Too often, big words like "grit" and "courage" are used to describe things that happen on a tennis court. Today, Butch Walts, the 470th-ranked men's player in the world, lost a tennis match, 7-6 (13-11), 2-6, 3-6, 3-6. Big words should be used to describe his effort.
It was just about this time last year that Walts began to feel some unaccustomed soreness in one of his testicles. One day, a couple of weeks after he had lost in the second round of the Open, he was doing some yard work. The swelling and soreness were much worse. Walts said, "I called a urologist I know in Scottsdale (Ariz.)," who examined him. "He said, 'You have cancer.' "
Walts was 26, ranked 81st in the world, when doctors operated to remove the testicle with the malignant tumor. A month later, in November, further surgery -- retroperitoneal lymph node dissection -- was performed to see if the cancer had spread. "It had," he said. "They call it stage two. They removed the nodes. Then the next thing was chemotherapy. They started it while I was on the operating table."
The doctors say, "Things look good," Walts said. "If you're going to have cancer, this one is the best one to have."
According to Dr. Gary Lieskovsky of Los Angeles, who assisted on the second surgery, the incidence of this disease in men between 16 and 45 is three in 100,000. "A patient with his particular stage of the disease has a 92-94 percent chance of being cured," the doctor said.
The first year means a lot. "My doctor has only had one patient who had a recurrence after a year," Walts said. "I'm keeping my fingers crossed for another four or five months."
The chemotherapy treatments, which cause nausea and weight loss (35 pounds in Walts' case), lasted until the first week of June. This summer, he played team tennis for the San Diego Friars. The doctors had told him it was all right to play, and so he had started to practice in late March. "It makes me forget the agony," he said.
The doctors told him that because he was an athlete, "a perfect specimen," he tolerated the chemotherapy well. "They also said doing things your body gets its strength back a lot quicker," he said.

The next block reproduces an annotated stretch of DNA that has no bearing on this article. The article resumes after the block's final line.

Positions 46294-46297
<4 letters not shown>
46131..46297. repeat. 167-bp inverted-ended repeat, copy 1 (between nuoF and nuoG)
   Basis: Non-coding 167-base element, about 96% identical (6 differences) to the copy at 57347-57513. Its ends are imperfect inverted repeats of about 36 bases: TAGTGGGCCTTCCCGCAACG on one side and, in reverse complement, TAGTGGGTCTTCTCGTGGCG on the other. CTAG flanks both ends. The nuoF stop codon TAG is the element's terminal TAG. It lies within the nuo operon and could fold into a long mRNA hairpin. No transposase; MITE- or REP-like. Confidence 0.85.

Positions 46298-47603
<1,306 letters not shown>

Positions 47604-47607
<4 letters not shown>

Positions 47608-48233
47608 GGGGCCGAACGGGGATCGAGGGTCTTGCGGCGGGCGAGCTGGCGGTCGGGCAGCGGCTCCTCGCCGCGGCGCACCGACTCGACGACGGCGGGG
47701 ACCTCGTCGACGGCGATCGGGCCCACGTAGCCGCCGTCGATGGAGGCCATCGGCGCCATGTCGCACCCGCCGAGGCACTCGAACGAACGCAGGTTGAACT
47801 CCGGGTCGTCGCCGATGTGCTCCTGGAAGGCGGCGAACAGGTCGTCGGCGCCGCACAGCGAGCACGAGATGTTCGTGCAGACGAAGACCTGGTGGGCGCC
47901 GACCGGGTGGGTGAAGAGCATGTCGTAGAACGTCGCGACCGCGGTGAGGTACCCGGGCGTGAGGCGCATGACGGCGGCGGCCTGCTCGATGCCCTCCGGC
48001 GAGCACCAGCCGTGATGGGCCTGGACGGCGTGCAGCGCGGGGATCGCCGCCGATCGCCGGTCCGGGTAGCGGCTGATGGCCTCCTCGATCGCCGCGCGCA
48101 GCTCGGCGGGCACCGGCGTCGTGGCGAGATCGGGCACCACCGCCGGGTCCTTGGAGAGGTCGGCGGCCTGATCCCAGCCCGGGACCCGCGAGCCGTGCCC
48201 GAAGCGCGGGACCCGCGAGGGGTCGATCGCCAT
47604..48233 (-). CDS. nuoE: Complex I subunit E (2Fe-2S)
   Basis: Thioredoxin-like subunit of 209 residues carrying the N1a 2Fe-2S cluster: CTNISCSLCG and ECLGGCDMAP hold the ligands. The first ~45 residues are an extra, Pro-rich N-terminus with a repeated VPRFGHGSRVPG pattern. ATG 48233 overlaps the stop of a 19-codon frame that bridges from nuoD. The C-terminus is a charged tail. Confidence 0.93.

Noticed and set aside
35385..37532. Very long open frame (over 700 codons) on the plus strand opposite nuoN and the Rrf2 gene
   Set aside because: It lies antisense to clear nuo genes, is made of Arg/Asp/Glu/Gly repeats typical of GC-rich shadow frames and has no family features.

But not quick enough. "The doctor says I should be feeling better and stronger but I'm not," he said. "So they're going to do some more tests when I go back out to L.A."
Walts played in his first tournament, the ATP Championships, in Cincinnati and lost in the first round. Then he went to Atlanta to practice for the Open, in which he was given a wild-card entry. He saw his doctor in Atlanta. "He doesn't want to give me any possible negative feedback. He's not going to say, 'You're not really doing that well.' He told my wife I might have some possible lung damage from the chemotherapy."
But he didn't tell Walts. "I want to know," he said. "It's discouraging beating your brains out and not getting better. It may be something that's cured easily by not playing for a while."
After the match today against Terry Moor, Walts was weary. "I should have been coming into the net more," he said. "But my legs just couldn't go fast. I kept getting caught . . . Basically, before it was effortless to stay 50-60th in the world. I had a good, comfortable life. Now, it's frustrating. If I had a little more strength, I could do so much better. I wasn't outplayed. My body just couldn't give me enough to keep going."
But he does. Although it has been difficult to be away from home, his wife and 13-month-old twin daughters for four weeks, he perseveres. Partly because he loves to play; partly because he needs the money. After the Open, he will go home for a few days and then to a WCT tournament in Los Angeles, the Sawgrass doubles championships, and on to Hawaii and Asia. He does not know what to expect.
Once, not so long ago, certainly as recently as 1978 when he was a quarterfinalist here (beating Guillermo Vilas), Walts was known as something of an angry young man on the tennis court. There is no anger at his disease. "Why torment yourself?" he said.
But he has changed. "I was always tennis, tennis, tennis. I still enjoy it. I want to come back and play. But if I don't, it's fine. My family's first."
He is more tolerant now and he gets up early in the morning. He says he doesn't want people's sympathy. He merely wants to win.